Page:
Sometimes when I see a movie it’s a struggle over what not to write about. I have so many ideas, and could on and on for pages, discussing the acting, philosophy, or what have you of a given movie.
This is not one of those times.
Master and Commander: The Far Side of the World is perhaps the easiest movie to explain I’ve ever reviewed. The year is 1805, at the height of the Napoleonic Wars (between France and England, in case you skipped that day in school), which includes the high seas. The British fighter H.M.S. Surprise (captained by Russell Crowe) is trying to take down the French vessel Acheron, or vice versa.
And that’s pretty much the movie.
Well, almost. There’s a strong friendship between Crowe’s Captain Aubrey and the ship’s Dr. Maturin (played by Paul Bettany), but unlike most other reviewers, I didn’t think there was much to that. There’s also a thirteen year old kid who goes through rough times and becomes a man, but again, it’s window dressing.
It’s all about the ship. Director Peter Weir and crew have gone out of their way to give us the feel of a real ship in the 19th Century. The opening battle sequence is fast and furious (but in a good way, not a Vin Diesel sort of way), and will get your blood pumping. It’s a bit confusing, but I’m guessing that’s sort of the point: to give us a “you are there” feel, with all the incumbent noise and confusion.
All the action sequences are spectacular. Whether it’s a cannon fight, sword play, or a summer squall there is always the feel of absolute realism.
The film breaks down in the middle, where nothing happens nautically, and a few subplots are hashed out. I suppose this was done to give the film texture and depth, but it’s a mistake, in my opinion. Master and Commander works best when it’s rollicking and intense.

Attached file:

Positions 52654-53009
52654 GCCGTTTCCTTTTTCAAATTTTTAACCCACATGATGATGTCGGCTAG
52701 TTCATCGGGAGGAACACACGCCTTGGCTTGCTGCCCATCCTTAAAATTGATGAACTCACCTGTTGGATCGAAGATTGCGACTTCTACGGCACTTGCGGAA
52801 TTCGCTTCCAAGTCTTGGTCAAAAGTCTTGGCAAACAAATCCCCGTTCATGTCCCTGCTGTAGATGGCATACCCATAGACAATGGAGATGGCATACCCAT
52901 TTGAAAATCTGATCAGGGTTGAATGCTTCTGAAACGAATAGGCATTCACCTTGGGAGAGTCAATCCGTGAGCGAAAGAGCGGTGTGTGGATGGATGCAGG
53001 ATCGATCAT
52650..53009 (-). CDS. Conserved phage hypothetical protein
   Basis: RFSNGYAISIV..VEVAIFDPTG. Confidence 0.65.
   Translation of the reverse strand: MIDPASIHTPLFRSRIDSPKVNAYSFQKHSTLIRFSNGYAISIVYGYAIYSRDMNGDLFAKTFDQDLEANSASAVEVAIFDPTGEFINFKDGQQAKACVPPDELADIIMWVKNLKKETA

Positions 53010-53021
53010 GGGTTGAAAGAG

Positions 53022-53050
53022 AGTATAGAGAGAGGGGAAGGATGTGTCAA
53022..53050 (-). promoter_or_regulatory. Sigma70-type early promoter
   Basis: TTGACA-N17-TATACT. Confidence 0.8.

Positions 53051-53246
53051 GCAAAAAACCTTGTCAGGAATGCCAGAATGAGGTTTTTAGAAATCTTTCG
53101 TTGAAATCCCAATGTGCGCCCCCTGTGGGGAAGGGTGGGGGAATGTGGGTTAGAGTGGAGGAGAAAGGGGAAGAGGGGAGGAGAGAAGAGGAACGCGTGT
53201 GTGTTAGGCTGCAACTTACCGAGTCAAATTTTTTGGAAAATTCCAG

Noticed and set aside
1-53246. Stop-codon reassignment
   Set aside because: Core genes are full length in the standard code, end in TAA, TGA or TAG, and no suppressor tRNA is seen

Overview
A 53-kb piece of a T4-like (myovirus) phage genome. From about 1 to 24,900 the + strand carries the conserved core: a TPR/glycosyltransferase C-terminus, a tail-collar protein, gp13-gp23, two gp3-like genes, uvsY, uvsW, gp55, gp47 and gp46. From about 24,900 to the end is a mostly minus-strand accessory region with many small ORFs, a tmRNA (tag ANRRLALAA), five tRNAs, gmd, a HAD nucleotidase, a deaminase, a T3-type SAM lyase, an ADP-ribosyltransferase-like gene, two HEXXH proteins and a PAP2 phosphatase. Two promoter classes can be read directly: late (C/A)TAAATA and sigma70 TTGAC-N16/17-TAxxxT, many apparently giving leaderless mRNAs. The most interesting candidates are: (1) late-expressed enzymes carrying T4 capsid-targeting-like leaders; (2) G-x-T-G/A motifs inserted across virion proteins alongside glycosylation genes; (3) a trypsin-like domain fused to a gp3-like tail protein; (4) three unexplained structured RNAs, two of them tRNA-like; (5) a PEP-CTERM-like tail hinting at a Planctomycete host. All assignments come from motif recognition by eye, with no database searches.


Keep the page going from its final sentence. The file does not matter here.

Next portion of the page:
So will you like it? I think so. If you like the books the movie is based on, or just like ships, I think you’ll be blown away by the realism. Even if you’re just a fan of good action/drama, I think you can appreciate the level of professionalism that is displayed here. You might wish for a bit more character development. The “enemy,” the French ship (or to be more precise, its Captain), is never shown for any sort of perspective. I was disappointed by that, as he seems to be the smartest guy in the film. I wish there had been more there.
More too, I wish there had been some real character arcs and meaning. But, I don’t think that’s what the movie really intends. And you cannot ask a movie to be what it’s not. What Master and Commander does give is mostly taut and exciting action, and with all the other crap out there, that’s not bad.
Suspension of Disbelief Scale: 0 (out of 10). If there are any historical or plausibility flaws in here, that would be a legitimate complaint, as this film strives to “get it right.”
Genre Grade: Historical Fiction: B+. Quite well done, but one might wish for some sweeping grandeur or a few more “What does it all mean?” moments.
Pantheon Percentile: 84. As well done as can be, but not enough of the human element to make it truly breathtaking.